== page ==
A catalytic event for Seattle’s country-jazz scene was Frisell’s 1997 album, Nashville. At the suggestion of Nonesuch Records, Frisell traveled to Tennessee, where he found himself in a studio with Alison Krauss’ then-husband (harmonica player Pat Bergeson), her brother (bassist Viktor Krauss), and past, present and future members of her band (mandolinist Adam Steffey, banjoist Ron Block and dobroist Jerry Douglas). When these pickers tackled three vocal numbers associated with Neil Young, Hazel Dickens and Skeeter Davis, they were joined by Frisell’s old pal and Seattle neighbor, Holcomb.
On Davis’ 1962 country hit, “The End Of The World”, Block replicated the piano triplets of the original single on his banjo, but Frisell and Douglas played long, sustained notes in counterpoint to the swaying rhythm and pretty melody, injecting new harmonies and new tensions into the song.
Holcomb reinforced this uneasy feeling by pushing and pulling at the words, nudging some a quartertone one way or the other and fluttering others with vibrato. The source material was country, but the treatment was jazz, and the eerie sounds that resulted made the broken-hearted singer seem as if she really were at the end of the world — as if reality had become as evanescent as her voice.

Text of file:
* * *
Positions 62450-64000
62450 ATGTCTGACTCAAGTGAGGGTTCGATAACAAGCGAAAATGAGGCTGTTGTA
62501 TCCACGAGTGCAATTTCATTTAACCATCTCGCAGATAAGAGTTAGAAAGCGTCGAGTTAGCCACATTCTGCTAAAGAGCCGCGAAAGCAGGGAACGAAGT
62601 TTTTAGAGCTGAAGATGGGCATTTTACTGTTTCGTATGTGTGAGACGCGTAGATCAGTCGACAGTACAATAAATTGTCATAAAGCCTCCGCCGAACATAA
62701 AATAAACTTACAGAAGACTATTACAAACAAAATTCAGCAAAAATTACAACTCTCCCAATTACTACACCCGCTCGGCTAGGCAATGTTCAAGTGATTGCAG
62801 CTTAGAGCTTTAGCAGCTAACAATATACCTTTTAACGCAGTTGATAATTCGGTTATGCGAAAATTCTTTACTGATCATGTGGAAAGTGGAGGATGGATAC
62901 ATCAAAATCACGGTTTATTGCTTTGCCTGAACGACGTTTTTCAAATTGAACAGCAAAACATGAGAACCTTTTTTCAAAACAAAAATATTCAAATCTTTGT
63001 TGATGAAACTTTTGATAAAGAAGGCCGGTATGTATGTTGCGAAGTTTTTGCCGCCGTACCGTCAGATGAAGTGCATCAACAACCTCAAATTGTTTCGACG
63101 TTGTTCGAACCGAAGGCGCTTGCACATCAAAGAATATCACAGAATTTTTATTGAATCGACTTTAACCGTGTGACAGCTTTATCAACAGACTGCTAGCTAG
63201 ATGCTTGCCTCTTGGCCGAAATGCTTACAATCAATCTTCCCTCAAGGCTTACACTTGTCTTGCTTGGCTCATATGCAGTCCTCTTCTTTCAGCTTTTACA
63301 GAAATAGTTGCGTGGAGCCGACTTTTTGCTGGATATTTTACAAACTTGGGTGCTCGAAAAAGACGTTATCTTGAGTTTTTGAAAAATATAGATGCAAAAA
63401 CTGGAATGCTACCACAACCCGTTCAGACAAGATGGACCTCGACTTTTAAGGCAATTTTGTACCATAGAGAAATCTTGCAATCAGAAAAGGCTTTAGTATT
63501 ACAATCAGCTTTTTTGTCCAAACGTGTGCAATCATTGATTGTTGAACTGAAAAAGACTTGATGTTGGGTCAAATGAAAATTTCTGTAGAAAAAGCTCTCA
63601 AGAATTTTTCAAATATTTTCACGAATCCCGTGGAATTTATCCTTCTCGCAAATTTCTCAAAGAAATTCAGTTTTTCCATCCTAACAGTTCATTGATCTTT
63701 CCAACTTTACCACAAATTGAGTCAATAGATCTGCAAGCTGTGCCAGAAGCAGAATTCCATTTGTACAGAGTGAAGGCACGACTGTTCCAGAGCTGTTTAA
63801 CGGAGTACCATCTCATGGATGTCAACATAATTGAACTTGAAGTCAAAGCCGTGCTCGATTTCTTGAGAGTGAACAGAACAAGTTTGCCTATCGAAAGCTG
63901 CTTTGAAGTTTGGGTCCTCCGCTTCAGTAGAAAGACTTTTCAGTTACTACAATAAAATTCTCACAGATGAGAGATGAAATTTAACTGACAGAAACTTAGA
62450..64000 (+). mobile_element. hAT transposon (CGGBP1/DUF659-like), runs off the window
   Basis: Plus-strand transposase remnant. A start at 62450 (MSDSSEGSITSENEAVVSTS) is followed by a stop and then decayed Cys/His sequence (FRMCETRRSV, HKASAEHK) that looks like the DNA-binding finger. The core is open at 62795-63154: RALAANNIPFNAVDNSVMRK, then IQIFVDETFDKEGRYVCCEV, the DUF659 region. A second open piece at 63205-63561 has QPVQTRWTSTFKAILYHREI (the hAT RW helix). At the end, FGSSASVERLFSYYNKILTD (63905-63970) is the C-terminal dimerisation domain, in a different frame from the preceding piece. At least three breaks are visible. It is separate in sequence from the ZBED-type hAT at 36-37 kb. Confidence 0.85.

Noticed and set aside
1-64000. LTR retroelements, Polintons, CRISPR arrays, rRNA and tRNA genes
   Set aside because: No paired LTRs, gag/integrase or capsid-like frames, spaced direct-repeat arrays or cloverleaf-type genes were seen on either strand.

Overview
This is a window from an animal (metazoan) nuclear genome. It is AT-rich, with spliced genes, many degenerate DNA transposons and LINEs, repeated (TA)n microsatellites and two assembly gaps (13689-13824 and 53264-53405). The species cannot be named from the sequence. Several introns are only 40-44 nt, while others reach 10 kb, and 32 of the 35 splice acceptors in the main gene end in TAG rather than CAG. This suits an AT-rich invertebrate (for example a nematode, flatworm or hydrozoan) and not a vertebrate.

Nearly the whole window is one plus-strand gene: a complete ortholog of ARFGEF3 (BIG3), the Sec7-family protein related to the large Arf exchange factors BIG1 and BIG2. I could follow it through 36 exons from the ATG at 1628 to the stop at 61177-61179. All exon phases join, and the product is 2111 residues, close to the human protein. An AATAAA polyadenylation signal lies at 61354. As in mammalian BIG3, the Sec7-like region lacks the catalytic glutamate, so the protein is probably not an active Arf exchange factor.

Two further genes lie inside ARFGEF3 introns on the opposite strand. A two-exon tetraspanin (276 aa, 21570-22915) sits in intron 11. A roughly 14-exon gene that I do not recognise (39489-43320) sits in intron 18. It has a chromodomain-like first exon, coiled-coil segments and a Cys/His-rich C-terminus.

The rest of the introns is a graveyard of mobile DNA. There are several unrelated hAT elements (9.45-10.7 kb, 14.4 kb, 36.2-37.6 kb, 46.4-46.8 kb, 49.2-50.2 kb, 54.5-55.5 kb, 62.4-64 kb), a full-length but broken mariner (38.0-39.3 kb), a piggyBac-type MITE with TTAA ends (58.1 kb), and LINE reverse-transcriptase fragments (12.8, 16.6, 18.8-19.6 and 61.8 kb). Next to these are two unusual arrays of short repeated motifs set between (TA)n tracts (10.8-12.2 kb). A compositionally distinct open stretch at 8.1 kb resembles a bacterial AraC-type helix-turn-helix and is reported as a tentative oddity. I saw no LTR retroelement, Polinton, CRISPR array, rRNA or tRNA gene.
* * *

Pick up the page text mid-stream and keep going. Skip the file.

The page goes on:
Holcomb worked with Frisell again on her latest Nonesuch album, The Big Time. Amid the ten Holcomb compositions are two songs from Harry Smith’s Anthology Of American Folk Music: the Carter Family’s “Engine 143”, about a mother mourning a son lost in train wreck, and Buster Carter & Preston Young’s “A Lazy Farmer Boy”, about a young woman spurning a poor farmer’s marriage proposal.
Originally Appalachian ballads, these tunes have been transformed into experimental art songs suggesting Cassandra Wilson more than Patty Loveless. The underlying conflicts in these stories are heightened by the way Holcomb and harmony singer Barnes stretch and twist the melody, the way Lowe and drummer Andy Roth tie the rhythm into knots, and the way Frisell constructs nervous guitar figures that occasionally burst into cathartic roars.
A similar combination of ancient antecedents and modern methodology informs Holcomb’s own songs. For example, “Like I Care”, which climaxes with harmonies by Kate & Anna McGarrigle, contains five verses, each one beginning with two lines of free verse followed by a Carter Family-like repeating refrain. “Curl your hand inside another’s,” Holcomb sings, “and you’ll taste your first confusion/In case you didn’t notice, welcome to the start of ever after/Like I care, like I do/It says here I can fall in love without you.”
The parlor-song melody is simple, but the simmering instrumental harmonies, provided by Frisell and Horvitz, are sophisticated. Holding it all together is Holcomb’s strange, trembling voice, which always seems about to lose its grasp of the melody even though it never does. That uncertainty, which gives the music an edge that’s hard to ignore, is a shared characteristic of these Seattle country-jazz experiments.